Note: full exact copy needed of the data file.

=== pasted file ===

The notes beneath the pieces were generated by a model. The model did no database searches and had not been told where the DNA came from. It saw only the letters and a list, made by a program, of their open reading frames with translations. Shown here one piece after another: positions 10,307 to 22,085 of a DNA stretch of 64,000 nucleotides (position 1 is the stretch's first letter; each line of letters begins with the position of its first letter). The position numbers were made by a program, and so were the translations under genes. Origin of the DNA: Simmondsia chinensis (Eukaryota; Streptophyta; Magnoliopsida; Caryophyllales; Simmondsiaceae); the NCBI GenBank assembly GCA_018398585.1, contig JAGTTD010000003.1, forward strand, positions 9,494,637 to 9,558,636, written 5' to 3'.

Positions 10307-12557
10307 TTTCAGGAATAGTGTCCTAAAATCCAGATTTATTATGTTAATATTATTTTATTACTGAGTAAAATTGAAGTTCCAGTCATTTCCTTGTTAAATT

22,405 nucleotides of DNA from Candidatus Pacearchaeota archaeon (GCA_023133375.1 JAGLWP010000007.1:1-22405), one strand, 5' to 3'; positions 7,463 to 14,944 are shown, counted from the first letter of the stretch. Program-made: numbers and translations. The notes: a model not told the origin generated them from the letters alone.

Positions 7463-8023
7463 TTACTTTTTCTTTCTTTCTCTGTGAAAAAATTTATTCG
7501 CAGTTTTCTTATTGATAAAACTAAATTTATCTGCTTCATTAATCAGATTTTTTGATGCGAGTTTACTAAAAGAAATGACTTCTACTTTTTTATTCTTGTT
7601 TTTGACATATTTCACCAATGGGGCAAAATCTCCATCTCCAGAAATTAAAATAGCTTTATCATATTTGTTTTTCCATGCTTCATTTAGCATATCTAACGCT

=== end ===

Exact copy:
The notes beneath the pieces were generated by a model. The model did no database searches and had not been told where the DNA came from. It saw only the letters and a list, made by a program, of their open reading frames with translations. Shown here one piece after another: positions 10,307 to 22,085 of a DNA stretch of 64,000 nucleotides (position 1 is the stretch's first letter; each line of letters begins with the position of its first letter). The position numbers were made by a program, and so were the translations under genes. Origin of the DNA: Simmondsia chinensis (Eukaryota; Streptophyta; Magnoliopsida; Caryophyllales; Simmondsiaceae); the NCBI GenBank assembly GCA_018398585.1, contig JAGTTD010000003.1, forward strand, positions 9,494,637 to 9,558,636, written 5' to 3'.

Positions 10307-12557
10307 TTTCAGGAATAGTGTCCTAAAATCCAGATTTATTATGTTAATATTATTTTATTACTGAGTAAAATTGAAGTTCCAGTCATTTCCTTGTTAAATT

22,405 nucleotides of DNA from Candidatus Pacearchaeota archaeon (GCA_023133375.1 JAGLWP010000007.1:1-22405), one strand, 5' to 3'; positions 7,463 to 14,944 are shown, counted from the first letter of the stretch. Program-made: numbers and translations. The notes: a model not told the origin generated them from the letters alone.

Positions 7463-8023
7463 TTACTTTTTCTTTCTTTCTCTGTGAAAAAATTTATTCG
7501 CAGTTTTCTTATTGATAAAACTAAATTTATCTGCTTCATTAATCAGATTTTTTGATGCGAGTTTACTAAAAGAAATGACTTCTACTTTTTTATTCTTGTT
7601 TTTGACATATTTCACCAATGGGGCAAAATCTCCATCTCCAGAAATTAAAATAGCTTTATCATATTTGTTTTTCCATGCTTCATTTAGCATATCTAACGCT